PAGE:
Inspecting tubes with an internal rotary inspection system (IRIS) is one of the oldest heat exchanger tube wall loss measurement techniques around. IRIS inspection is based on ultrasonic time of flight (ToF) to ascertain the remaining wall thickness in tubes.
Heat exchanger tubes are often scanned using one inspection technique, and then reinspected with another to confirm the remaining wall thickness. IRIS testing is often used as a secondary technique.
- IRIS testing in ferrous and non-ferrous heat exchangers can detect a variety of defects:
- ID / OD pitting in tubes and at support plates
- Erosion caused by the fluid flowing inside and outside tubes, and turbulence at tube inlets
- General tube wall thinning
However, tube inspection with IRIS has the following limitations:
- Heat exchanger tubes must be flooded with filtered water making the inspection setup complex and difficult to use.
- It is sensitive to ID / OD deposits and fins, which are not defects.
- It is unable to detect cracking.
- It has a hard time assessing through-wall defects because they look like missing data.
- It is slow compared to electromagnetic inspection techniques.
- Deep defects lead to false calls, mainly in thin tubes.
When it comes to sizing, IRIS testing is limited. For example, in 25.4 mm (1 in) diameter, 3 mm (0.12 in) thick carbon steel tubes (some of the most common tubes in heat exchangers), the deepest defects conventional IRIS testing can detect are 66 % of the tube thickness. This is because the average IRIS defect detection limit is 1 mm (0.04 in), making deep defects in thinner tubes impossible to size.
Furthermore, IRIS testing detection and sizing accuracy (by extension) rely heavily on the pull speed. An IRIS probe’s turbine rotation yields helical scans. Depending on the ultrasonic beam’s diameter on the tube’s inner surface at the focal point (typically 0.5–1.0 mm (0.02–0.04 in)), covering the entire inner surface of tubes with such a scan is achieved at pull speeds ranging between 40–50 mm/s (1.5–2.0 in/s) in a 25.4 mm (1.0 in) outer diameter tube. Increasing the speed reduces coverage, leading to loss of data.
The accuracy of IRIS inspection results also greatly depends on the probe’s centering. Sure enough, heat exchanger tubes are dirty, affecting the ultrasonic beam’s angle of incidence, which needs to be as close as possible to the normal to be effective.
A better IRIS inspection solution must therefore offer better detection and sizing performances, therefore less dependance on pull speed and better centering.
The Eddyfi IRIS inspection solution features patent-pending impedance matching, which can reduce the defect detection limit to 0.8 mm (0.03 in), increasing the detection limit to approximately 80 % of the tube thickness, making sizing deep defects in thinner tubes possible.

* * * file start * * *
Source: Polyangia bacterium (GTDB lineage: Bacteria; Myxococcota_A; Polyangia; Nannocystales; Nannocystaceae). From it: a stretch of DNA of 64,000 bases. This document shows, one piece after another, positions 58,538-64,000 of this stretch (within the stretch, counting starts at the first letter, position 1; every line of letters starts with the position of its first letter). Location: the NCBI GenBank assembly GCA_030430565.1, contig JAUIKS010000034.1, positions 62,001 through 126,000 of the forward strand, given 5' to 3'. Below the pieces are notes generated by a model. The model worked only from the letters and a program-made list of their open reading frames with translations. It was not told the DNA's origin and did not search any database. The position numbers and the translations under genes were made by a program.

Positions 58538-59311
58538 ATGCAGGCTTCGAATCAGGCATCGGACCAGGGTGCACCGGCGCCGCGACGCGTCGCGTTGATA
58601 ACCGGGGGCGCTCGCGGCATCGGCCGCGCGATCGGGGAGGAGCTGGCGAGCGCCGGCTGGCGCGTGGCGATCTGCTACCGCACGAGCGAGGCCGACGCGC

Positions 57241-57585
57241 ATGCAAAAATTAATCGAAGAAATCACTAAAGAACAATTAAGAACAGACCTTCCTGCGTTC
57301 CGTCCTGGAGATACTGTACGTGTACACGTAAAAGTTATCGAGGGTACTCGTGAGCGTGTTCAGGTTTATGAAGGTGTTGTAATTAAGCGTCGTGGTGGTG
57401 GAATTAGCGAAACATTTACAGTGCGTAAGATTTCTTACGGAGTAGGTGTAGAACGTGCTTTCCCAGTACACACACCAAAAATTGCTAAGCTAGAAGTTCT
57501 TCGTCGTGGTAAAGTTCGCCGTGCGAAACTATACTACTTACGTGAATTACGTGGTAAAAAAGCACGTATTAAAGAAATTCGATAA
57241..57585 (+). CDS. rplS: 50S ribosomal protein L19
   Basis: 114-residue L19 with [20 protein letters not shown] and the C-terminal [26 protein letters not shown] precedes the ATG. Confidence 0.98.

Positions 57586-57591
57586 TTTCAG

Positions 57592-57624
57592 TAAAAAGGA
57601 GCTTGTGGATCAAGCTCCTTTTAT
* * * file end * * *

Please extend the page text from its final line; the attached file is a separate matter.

The Ectane® test instrument uses an above-industry-average 180 acquisitions/rotation, making pull speeds of 100 mm/s (4 in/s) possible. This is almost twice as fast as most other systems, meaning the Eddyfi IRIS inspection solution is less influenced by pull speed variations.
Further, the Eddyfi IRIS inspection solution is equipped with high-quality spring-loaded centering devices that are guaranteed to deliver near-perfect centering, improving the quality of results.
The Magnifi® acquisition and analysis software is designed to make it easy to set up all the combined and real-time IRIS inspection views (A-scan, C-scan, and projection). Magnifi C-scans allow easily identifying and sizing the various types of defects found in heat exchanger tubes with greater accuracy than with other systems.
Using the Eddyfi IRIS tube inspection solution has the following benefits:
- Faster than other IRIS inspection solutions. The Eddyfi solution can be pulled at about twice the speed of others, thanks to Ectane’s higher acquisition rate.
- Less sensitivity to pull speed. The faster acquisition rate makes Eddyfi’s IRIS inspection solution less sensitive to pull speed variations.
- Better detection performance. Better centering stabilizes the UT beam and patent-pending impedance matching technology improves performances in thin-walled tubes.
- Intuitive imaging. Magnifi imaging is more intuitive, making it easier for operators without extensive IRIS tube inspection knowledge to identify and size the various types of defects found in heat exchanger tubes with greater accuracy than with other systems.
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